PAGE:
Second, let us grant that a group of disciples, somehow, managed to experience multiple hallucinations of Jesus as a collective. If this happened, how could the individuals in the group not realize the discrepancies in what they were seeing and what others were seeing? If you considered or believed that you were witnessing an extraordinary event as a group, you would be aware of how the other people in the group reacted and responded to what you were seeing because you would view yourselves as collective witnesses. This would especially be the case when it comes to a possibly supernatural appearance from Jesus. If the disciples noticed discrepancies between what they were seeing and what others were seeing, they would not have settled on resurrection as an interpretation of what they witnessed, since resurrection appearances entail an appearance that is veridical and “seen the same” by witnesses. If the disciples realized that their discrepancies between what they witnessed and what others witnessed, they likely would have settled on hallucinations or visions as the interpretation of what they witnessed.
There are many ways through which the disciples could have realized that there was a discrepancy between what they were seeing and what others were seeing during a “collective hallucination”.
One, if the hallucinations of Jesus these individuals were seeing were not located in the same spot in the room or vicinity, or if the hallucination of Jesus moved and those who saw a moving hallucination reacted accordingly, then this would have provided a good opportunity for individuals in the group to realize that they were not seeing the same thing (as they saw the actions of others and compared it to what they were seeing).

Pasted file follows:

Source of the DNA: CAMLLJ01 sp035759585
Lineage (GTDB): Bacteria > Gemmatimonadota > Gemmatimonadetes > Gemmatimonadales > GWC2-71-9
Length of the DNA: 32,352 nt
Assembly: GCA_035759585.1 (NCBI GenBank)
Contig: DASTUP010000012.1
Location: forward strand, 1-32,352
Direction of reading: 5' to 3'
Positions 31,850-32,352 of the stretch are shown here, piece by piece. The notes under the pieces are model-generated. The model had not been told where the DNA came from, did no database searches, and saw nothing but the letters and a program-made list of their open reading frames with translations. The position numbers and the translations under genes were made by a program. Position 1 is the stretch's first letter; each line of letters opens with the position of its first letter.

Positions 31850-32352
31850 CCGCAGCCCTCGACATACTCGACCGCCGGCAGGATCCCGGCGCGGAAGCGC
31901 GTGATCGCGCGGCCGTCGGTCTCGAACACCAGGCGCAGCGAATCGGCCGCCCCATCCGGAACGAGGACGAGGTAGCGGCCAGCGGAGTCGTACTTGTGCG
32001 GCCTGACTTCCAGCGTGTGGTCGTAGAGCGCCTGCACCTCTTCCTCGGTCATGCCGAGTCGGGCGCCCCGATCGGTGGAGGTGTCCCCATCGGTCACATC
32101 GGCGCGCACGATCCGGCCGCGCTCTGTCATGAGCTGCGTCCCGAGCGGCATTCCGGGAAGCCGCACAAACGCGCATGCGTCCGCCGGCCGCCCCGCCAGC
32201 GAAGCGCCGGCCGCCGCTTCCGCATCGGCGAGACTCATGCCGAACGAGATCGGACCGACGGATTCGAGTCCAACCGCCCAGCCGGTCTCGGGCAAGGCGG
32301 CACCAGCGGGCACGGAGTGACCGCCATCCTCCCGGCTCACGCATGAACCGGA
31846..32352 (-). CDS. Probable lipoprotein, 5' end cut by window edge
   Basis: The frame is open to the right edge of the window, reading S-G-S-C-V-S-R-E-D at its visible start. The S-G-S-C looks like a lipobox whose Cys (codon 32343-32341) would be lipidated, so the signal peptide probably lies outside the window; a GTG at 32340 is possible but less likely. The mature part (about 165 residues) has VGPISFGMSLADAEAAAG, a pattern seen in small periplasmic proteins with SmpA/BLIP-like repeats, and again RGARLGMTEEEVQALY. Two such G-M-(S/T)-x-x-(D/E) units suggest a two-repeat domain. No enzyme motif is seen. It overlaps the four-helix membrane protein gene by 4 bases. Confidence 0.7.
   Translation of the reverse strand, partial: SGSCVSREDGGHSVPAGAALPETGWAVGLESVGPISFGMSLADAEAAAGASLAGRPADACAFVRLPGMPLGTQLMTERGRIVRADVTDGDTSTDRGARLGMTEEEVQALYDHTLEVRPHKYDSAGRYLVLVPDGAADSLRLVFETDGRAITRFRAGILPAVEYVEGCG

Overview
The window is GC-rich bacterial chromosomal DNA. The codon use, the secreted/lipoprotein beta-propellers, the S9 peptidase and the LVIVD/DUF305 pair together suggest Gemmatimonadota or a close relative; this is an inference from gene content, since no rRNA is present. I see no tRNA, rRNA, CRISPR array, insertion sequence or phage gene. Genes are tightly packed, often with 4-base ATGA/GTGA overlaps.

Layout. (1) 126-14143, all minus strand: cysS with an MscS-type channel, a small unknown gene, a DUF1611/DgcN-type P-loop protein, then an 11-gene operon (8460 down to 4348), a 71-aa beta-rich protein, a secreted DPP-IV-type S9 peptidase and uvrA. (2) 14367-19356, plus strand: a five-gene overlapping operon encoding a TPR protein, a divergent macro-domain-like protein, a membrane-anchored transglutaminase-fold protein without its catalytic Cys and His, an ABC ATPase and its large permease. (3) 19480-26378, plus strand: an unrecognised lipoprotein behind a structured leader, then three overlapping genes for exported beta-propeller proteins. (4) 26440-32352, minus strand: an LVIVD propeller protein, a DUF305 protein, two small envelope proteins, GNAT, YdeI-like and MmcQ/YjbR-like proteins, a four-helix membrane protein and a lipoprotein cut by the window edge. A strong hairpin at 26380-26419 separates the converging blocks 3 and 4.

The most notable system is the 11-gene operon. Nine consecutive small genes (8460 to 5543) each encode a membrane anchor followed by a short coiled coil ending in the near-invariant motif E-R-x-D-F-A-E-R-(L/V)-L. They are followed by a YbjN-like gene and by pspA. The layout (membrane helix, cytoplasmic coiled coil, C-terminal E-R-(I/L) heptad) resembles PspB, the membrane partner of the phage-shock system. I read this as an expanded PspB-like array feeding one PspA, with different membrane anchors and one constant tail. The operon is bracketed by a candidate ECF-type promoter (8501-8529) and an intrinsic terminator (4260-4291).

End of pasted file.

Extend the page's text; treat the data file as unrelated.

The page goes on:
Two, if Jesus spoke to some people but not to others in these individual hallucinations, and those who Jesus spoke to responded back, then this would have been another good opportunity for those in the group to notice the obvious discrepancies in what people were witnessing. Those whom Jesus did not speak to could see that the group was not witnessing the same thing, since Jesus said nothing to them but something to others. On the other hand, those whom Jesus did speak to could see the obvious disconnect in their responses, since individual hallucinations of Jesus would not have said the same thing to each person.
Three, if a group of disciples experienced individual hallucinations of Jesus, it is highly likely that these hallucinations would not have ended at the same time. If one person in the group’s hallucination ended early and he saw others around him still seeing Jesus, he would realize that they never saw the same thing as a group in the first place. Others in the group whose hallucinations would end earlier before the rest would also follow in this realization.
Four, if the group of disciples asked each other afterward if they really saw the same thing and assess their experiences together, then this would have been another good opportunity for them to realize the discrepancies in what they witnessed — and it is highly likely that they did do this. Discussing, comparing, and assessing experiences with each other after collectively witnessing something extraordinary is natural and expected (especially after witnessing a possibly supernatural appearance of Jesus). If the disciples did this, however, then it is unlikely that they would have proclaimed resurrection since they would realize through discussion that they did not witness the same thing. There would know that there were discrepancies in the appearance of Jesus, what he did, what he said, etc). This would prove to them that the appearance they witnessed was not a resurrection but something else.
Ultimately, if individuals in the group realized that there were discrepancies in what they saw and what others were seeing, then they would not have proclaimed resurrection — since a resurrection appearance would have to be physical and bodily, objective, and “real in the world”. They would have instead, proclaimed something else such as visions of a bodily assumed Jesus.